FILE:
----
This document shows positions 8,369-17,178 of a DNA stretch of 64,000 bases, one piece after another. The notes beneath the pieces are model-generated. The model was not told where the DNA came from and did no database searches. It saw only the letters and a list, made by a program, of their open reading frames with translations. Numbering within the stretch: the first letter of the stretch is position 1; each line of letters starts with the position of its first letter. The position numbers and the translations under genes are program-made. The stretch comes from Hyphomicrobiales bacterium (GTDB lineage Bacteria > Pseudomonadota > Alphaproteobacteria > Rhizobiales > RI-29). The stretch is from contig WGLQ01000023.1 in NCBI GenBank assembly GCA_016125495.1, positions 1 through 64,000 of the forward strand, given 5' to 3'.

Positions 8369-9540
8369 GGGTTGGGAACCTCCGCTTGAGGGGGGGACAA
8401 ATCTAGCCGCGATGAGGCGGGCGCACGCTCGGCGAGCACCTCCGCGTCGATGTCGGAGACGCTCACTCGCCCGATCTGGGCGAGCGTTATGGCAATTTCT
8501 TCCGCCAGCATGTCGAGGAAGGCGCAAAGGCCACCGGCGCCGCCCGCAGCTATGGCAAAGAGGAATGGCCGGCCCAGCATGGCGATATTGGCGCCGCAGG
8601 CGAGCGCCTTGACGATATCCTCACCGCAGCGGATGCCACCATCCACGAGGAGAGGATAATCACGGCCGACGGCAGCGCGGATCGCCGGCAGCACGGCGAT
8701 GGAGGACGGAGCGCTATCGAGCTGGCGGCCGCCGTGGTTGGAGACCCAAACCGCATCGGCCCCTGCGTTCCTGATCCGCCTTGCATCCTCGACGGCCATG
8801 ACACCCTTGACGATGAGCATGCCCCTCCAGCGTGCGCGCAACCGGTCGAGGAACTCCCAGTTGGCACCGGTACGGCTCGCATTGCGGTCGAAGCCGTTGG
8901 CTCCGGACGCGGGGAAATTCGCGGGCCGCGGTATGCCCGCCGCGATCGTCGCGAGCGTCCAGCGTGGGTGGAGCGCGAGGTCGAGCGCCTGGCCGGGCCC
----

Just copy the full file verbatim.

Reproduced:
This document shows positions 8,369-17,178 of a DNA stretch of 64,000 bases, one piece after another. The notes beneath the pieces are model-generated. The model was not told where the DNA came from and did no database searches. It saw only the letters and a list, made by a program, of their open reading frames with translations. Numbering within the stretch: the first letter of the stretch is position 1; each line of letters starts with the position of its first letter. The position numbers and the translations under genes are program-made. The stretch comes from Hyphomicrobiales bacterium (GTDB lineage Bacteria > Pseudomonadota > Alphaproteobacteria > Rhizobiales > RI-29). The stretch is from contig WGLQ01000023.1 in NCBI GenBank assembly GCA_016125495.1, positions 1 through 64,000 of the forward strand, given 5' to 3'.

Positions 8369-9540
8369 GGGTTGGGAACCTCCGCTTGAGGGGGGGACAA
8401 ATCTAGCCGCGATGAGGCGGGCGCACGCTCGGCGAGCACCTCCGCGTCGATGTCGGAGACGCTCACTCGCCCGATCTGGGCGAGCGTTATGGCAATTTCT
8501 TCCGCCAGCATGTCGAGGAAGGCGCAAAGGCCACCGGCGCCGCCCGCAGCTATGGCAAAGAGGAATGGCCGGCCCAGCATGGCGATATTGGCGCCGCAGG
8601 CGAGCGCCTTGACGATATCCTCACCGCAGCGGATGCCACCATCCACGAGGAGAGGATAATCACGGCCGACGGCAGCGCGGATCGCCGGCAGCACGGCGAT
8701 GGAGGACGGAGCGCTATCGAGCTGGCGGCCGCCGTGGTTGGAGACCCAAACCGCATCGGCCCCTGCGTTCCTGATCCGCCTTGCATCCTCGACGGCCATG
8801 ACACCCTTGACGATGAGCATGCCCCTCCAGCGTGCGCGCAACCGGTCGAGGAACTCCCAGTTGGCACCGGTACGGCTCGCATTGCGGTCGAAGCCGTTGG
8901 CTCCGGACGCGGGGAAATTCGCGGGCCGCGGTATGCCCGCCGCGATCGTCGCGAGCGTCCAGCGTGGGTGGAGCGCGAGGTCGAGCGCCTGGCCGGGCCC